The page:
Sveti Nikola Island

After picking you up from Budva and before returning to Petrovac, the boat will make a stop at Sveti Nikola. Over here, you can spend some time on the beach or go for a swim, enjoying the waves. You can also do some snorkeling if you brought your water goggles with you. Just look how beautiful Sveti Nikola is:

While on the beach, do be careful where you sit, as some of the pine trees on this small island have hornet nests!

Sveta Nedelja island with the small church on top of the cliffs

Sveta Nedelja Island

On the way back, there will be some final lingering next to Sveta Nedelja Island, where you will be able to admire a small stone church, but from a distance. When we went, we could also admire a girl who was sunbathing topless at the base of the island.

What part of the Budva Boat trip would you enjoy best?

Admiring Sveti Stefan and Sveta Nedelja islands from the boat?
Exploring the enchanting streets of Budva and visiting its citadel?
Or perhaps the swim on Sveti Nikola island?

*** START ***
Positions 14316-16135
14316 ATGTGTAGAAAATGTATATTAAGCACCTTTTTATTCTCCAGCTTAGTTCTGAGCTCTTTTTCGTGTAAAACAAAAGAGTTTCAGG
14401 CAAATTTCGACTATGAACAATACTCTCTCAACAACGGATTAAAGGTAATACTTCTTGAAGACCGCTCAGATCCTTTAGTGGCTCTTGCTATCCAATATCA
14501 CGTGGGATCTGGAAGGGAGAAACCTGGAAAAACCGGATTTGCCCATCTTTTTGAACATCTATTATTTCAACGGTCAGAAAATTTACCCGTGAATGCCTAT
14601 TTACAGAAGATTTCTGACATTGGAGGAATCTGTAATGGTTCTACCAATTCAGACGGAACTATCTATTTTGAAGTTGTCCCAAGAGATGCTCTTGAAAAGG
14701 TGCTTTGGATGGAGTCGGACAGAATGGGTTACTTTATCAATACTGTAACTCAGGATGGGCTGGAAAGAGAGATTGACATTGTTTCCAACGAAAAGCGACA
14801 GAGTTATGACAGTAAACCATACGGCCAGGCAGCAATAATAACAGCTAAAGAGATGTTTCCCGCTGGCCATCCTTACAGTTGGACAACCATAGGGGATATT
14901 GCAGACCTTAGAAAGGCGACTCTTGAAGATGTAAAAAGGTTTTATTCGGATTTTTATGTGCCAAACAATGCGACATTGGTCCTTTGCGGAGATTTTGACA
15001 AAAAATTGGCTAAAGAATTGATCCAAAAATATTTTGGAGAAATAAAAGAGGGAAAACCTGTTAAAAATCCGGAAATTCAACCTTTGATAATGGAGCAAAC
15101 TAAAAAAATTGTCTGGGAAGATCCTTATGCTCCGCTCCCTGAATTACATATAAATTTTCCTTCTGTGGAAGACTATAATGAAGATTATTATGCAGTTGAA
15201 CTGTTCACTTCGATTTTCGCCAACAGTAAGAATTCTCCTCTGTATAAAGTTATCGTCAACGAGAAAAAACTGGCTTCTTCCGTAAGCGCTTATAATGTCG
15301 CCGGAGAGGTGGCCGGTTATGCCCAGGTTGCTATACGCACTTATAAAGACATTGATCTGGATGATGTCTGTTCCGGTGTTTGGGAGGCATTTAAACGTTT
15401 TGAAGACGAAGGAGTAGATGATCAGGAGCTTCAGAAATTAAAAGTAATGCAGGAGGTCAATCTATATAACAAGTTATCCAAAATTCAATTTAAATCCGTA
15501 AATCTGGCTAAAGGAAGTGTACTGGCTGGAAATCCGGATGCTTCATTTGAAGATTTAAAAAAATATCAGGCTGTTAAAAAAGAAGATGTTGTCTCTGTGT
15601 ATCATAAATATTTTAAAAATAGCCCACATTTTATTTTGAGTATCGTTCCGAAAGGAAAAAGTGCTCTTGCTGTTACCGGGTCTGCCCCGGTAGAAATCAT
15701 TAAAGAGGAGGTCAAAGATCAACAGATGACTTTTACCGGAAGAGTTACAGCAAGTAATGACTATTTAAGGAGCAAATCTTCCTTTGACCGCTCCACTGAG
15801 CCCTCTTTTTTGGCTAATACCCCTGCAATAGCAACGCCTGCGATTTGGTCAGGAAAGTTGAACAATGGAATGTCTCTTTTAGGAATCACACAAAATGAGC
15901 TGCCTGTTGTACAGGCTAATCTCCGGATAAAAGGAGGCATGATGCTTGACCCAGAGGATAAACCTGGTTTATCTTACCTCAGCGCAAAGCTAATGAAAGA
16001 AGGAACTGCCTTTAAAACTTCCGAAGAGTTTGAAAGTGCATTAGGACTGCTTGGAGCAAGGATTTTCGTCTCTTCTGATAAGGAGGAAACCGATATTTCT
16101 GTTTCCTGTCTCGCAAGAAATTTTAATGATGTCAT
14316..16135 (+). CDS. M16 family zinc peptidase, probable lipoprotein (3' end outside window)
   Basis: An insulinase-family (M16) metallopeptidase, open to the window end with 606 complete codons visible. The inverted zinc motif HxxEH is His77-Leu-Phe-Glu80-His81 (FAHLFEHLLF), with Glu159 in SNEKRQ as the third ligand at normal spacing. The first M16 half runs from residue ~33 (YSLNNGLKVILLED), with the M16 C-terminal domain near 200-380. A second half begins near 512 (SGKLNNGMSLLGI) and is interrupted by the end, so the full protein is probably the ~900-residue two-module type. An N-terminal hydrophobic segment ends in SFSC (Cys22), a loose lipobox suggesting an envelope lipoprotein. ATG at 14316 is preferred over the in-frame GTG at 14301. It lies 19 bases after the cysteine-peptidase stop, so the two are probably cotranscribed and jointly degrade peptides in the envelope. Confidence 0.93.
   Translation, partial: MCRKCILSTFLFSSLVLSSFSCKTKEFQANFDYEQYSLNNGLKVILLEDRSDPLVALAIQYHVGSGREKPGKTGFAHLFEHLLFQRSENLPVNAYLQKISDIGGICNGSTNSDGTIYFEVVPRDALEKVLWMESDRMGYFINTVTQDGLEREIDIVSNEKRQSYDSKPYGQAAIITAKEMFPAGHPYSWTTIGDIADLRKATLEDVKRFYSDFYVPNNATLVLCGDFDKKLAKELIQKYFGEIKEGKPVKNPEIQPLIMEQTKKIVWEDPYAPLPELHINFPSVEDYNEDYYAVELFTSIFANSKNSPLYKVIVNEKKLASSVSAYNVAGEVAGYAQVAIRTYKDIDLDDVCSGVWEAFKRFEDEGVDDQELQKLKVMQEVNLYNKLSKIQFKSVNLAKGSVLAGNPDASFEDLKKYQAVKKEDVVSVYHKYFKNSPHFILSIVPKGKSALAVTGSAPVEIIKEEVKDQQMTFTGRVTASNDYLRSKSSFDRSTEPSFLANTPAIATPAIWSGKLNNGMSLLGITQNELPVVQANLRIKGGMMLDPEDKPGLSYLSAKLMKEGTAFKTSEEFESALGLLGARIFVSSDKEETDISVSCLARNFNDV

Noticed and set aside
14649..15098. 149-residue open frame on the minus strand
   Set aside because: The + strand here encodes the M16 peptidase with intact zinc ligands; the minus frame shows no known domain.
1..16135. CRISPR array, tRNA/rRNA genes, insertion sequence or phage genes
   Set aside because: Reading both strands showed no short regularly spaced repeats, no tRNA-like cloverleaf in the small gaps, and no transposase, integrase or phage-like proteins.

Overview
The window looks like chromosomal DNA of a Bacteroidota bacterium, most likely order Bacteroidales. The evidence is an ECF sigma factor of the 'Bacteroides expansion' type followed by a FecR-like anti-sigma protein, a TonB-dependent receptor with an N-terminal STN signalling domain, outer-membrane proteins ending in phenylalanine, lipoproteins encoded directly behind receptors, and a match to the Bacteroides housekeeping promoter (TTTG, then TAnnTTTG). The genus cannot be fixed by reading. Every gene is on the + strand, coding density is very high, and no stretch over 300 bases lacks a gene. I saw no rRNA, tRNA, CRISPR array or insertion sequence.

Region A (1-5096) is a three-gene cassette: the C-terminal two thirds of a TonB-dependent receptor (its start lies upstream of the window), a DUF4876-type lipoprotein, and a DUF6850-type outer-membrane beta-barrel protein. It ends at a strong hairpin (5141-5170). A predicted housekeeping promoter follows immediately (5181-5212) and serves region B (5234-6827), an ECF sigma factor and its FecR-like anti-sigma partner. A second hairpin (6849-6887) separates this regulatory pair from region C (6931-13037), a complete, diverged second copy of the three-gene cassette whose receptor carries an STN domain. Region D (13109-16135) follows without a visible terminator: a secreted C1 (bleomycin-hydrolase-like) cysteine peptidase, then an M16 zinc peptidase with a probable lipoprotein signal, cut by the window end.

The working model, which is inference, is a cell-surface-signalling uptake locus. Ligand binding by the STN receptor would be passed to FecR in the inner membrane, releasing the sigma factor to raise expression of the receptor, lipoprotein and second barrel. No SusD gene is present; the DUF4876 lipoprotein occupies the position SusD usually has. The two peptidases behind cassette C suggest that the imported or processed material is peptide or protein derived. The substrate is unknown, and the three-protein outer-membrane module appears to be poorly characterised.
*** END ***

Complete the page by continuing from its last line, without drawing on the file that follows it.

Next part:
What else sounds appealing to you if you travel to Montenegro’s seaside?

Quick guide to Montenegro’s Seaside – Part 1 of 2

Go ahead to Part 2 and discover Kotor Bay.

What to see when you travel to Montenegro’s seaside

Budva’s Citadel

Open from 09.00 to 00.00 (May – October) or from 09.00 to 17.00 (November-April). Tickets cost €2.50 and look like a postcard with information about the Citadel.

Address: Budva, Montenegro | See on map

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Travel to Montenegro’s seaside on a tour

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Travel to Montenegro's seaside and go on a Budva boat ride on the Adriatic sea. Admire the islands of Sveti Stefan and Sveta Nedelja. Go swimming from Sveti Nikola island. Explore Budva's Old Town and don't skip the visit to Budva's Citadel - it's an absolute must see! #Budva #Montenegro #OldTown #Citadel #Fortress #travel #Adriatic #Sea #TravelBunny

24 thoughts on “Travel to Montenegro’s seaside and discover its hidden gems

  1. Kemi says:

    Never thought of Montenegro. Looks like my ideal location as it’s not crowded and is scenic and idyllic. Plus, seems affordable too. Ticking all my points.

    • Mirela Iepurela says:

      Oh, but it is crowded in the summer! Budva and Kotor were terribly busy during the day. But there are some places to run away and hide from that. I’ll talk about one of them in my next article 🙂